This is called gaping, also known as the Flehmen response, a combination of smelling and tasting. Cats have a pair of ducts on the roof of their mouths behind the incisor teeth leading up to the vomeronasal organ and from there up into the nose. The Flehmen response opens these ducts, allowing the scent to travel upwards to be 'tasted' and smelled at the same time.
In 2005 it was discovered that cats are missing one of two proteins on a gene responsible for the ability to sense sweetness. This missing protein - a gene deletion or mutation - is found in the whole cat family but not in other animals; the relevant taste buds can still be found but are inactive in cats.
Some scientists believe this may be why the cat family evolved as hunters and obligate carnivores (meaning they must eat meat to survive) as this alteration in their sense of taste may have caused them to avoid carbohydrate-rich, sweet, plants and diverted them towards protein-rich diets, which would have had more flavor.
Hunting brings us on to ...
Cats have four sets of whiskers, technically known as vibrissae, mainly found on their upper lips on either side of the nose. There are approximately twenty-four of these, in four rows. Some cats have more, some less.
In addition to these they have a few whiskers on each cheek, some on the chin, and around 6-8 whiskers in clumps above the eyes as well as others on the inside of their 'wrists' and the back of their legs.
The whiskers have very deep roots with many nerve endings, making them extremely touch-sensitive. They send signals to the brain which then creates a virtual, three-dimensional map of the cat's surroundings, including the objects they come in contact with around them and even air flow.
So the whiskers help with both touch and navigation, and also with hunting. Whiskers provide a cat with detailed information about its prey, even if that prey (like a mouse) is too close for the cat to actually see it.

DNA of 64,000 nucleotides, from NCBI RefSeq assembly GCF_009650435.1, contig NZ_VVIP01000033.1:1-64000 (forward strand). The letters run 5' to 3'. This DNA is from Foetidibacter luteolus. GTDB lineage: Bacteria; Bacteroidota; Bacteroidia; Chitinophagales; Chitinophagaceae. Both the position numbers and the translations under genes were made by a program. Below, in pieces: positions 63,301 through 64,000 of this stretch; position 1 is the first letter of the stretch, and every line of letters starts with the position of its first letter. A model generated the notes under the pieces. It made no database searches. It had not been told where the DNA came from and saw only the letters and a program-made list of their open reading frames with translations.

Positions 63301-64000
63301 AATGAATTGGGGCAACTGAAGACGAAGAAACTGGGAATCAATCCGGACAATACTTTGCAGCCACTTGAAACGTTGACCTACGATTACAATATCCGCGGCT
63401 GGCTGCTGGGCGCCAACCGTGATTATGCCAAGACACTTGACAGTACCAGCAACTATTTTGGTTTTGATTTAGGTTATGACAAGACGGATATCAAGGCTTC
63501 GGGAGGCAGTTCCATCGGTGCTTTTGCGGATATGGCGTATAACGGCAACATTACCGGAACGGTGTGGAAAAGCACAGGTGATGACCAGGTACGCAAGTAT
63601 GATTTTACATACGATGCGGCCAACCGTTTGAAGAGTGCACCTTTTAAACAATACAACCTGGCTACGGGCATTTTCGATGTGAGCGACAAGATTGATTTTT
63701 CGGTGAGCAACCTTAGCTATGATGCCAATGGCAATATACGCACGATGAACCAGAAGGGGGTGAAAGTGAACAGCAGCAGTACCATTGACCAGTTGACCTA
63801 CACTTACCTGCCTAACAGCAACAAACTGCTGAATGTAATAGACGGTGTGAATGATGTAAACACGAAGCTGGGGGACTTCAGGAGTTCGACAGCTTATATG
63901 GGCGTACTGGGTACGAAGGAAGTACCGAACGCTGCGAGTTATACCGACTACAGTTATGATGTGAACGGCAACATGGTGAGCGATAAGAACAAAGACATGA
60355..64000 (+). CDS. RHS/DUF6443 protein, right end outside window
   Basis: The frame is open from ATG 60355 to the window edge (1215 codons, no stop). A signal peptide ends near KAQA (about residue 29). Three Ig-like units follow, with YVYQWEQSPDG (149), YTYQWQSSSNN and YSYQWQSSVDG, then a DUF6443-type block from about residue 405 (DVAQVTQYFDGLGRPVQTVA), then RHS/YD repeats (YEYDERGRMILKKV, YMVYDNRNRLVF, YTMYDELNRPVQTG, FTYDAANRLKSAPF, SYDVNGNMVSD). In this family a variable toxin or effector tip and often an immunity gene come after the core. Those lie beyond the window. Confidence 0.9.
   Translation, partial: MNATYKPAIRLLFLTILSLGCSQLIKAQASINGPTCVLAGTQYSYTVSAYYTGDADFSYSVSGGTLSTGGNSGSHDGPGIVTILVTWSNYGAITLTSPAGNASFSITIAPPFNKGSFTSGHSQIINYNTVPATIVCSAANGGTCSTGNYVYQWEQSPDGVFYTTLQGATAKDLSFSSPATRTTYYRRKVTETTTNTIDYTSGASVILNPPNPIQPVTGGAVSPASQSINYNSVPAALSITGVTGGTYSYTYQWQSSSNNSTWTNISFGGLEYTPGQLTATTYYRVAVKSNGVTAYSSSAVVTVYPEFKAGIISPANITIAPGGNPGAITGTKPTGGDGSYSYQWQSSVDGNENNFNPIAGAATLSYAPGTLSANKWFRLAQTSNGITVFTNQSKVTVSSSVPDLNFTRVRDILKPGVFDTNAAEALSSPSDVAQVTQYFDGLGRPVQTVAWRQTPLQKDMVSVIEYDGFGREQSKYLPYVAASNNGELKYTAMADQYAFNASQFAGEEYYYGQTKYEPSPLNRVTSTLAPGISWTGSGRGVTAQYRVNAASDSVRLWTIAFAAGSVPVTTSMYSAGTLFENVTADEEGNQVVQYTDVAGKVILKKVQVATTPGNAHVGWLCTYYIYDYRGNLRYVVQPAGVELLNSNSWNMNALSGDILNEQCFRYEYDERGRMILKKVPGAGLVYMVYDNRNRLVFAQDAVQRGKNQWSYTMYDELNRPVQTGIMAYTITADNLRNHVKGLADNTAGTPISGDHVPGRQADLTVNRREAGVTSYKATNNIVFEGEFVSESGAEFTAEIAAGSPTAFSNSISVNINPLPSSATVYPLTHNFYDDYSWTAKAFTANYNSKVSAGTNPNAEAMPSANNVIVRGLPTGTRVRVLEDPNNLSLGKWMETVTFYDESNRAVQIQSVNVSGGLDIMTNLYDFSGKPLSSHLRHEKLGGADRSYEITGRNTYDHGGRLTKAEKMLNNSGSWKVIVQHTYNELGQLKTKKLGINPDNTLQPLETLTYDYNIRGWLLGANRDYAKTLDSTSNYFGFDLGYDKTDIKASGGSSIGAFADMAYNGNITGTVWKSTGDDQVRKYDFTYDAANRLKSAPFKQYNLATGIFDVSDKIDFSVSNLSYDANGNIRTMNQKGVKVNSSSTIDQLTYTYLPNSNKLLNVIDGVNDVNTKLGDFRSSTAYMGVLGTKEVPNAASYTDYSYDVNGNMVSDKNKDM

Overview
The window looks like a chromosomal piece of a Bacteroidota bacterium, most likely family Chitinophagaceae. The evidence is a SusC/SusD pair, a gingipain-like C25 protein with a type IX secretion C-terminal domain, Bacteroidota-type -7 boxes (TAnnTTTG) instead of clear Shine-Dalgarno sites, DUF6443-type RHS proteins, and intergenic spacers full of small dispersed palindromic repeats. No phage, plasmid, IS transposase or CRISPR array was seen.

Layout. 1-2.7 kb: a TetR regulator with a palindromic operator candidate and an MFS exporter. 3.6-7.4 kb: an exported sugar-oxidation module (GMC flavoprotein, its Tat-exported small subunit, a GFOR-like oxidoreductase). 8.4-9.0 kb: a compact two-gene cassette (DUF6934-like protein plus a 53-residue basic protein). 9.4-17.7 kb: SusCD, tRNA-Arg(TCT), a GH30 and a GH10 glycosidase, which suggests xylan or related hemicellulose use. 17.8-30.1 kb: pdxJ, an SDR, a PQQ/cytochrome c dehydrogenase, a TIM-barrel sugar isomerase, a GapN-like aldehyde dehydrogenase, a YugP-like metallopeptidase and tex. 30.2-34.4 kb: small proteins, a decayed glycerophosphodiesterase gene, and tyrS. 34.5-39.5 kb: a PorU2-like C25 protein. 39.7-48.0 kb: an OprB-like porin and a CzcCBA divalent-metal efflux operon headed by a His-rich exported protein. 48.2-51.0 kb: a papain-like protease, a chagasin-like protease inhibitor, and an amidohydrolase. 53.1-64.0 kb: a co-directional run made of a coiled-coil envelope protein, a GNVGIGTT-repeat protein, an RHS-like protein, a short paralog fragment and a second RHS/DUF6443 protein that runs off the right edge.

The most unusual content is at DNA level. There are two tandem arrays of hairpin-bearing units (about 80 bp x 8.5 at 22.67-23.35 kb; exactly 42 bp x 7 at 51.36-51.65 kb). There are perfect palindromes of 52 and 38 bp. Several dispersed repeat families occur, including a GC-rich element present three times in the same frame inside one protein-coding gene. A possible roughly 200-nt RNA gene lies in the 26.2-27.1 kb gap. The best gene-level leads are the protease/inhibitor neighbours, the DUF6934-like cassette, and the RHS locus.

Cats usually enjoy warm weather and are fairly heat-tolerant, but can suffer from dehydration and heatstroke when temperatures soar.
With that in mind, here are ten tips for keeping your cat cool, healthy and happy in the summer months.
I'd like to finish with an apology to followers of our Meezers on a Monday posts on the Life with Siamese Cats Facebook page. Earlier this week all comments on those posts, going back several months, were spammed by two different entities appearing to advertise Siamese kittens for sale.
The spam comments have now been removed, and the spammers have been reported to Facebook and banned from the page. My apologies to you if yours was one of the comments affected.
That's all for this month. I'll be back at the end of August but meanwhile, enjoy the rest of the summer and stay safe in the heat!
Missed a Meezer Musings? A list of previous newsletters can be found here.
If not, why not? Subscribe to our email newsletter, Meezer Musings, to stay in touch, be the first to see new information and pages as they come out, and read the things we only talk about in the newsletter.
Learn more about it on our Newsletter Sign-Up page.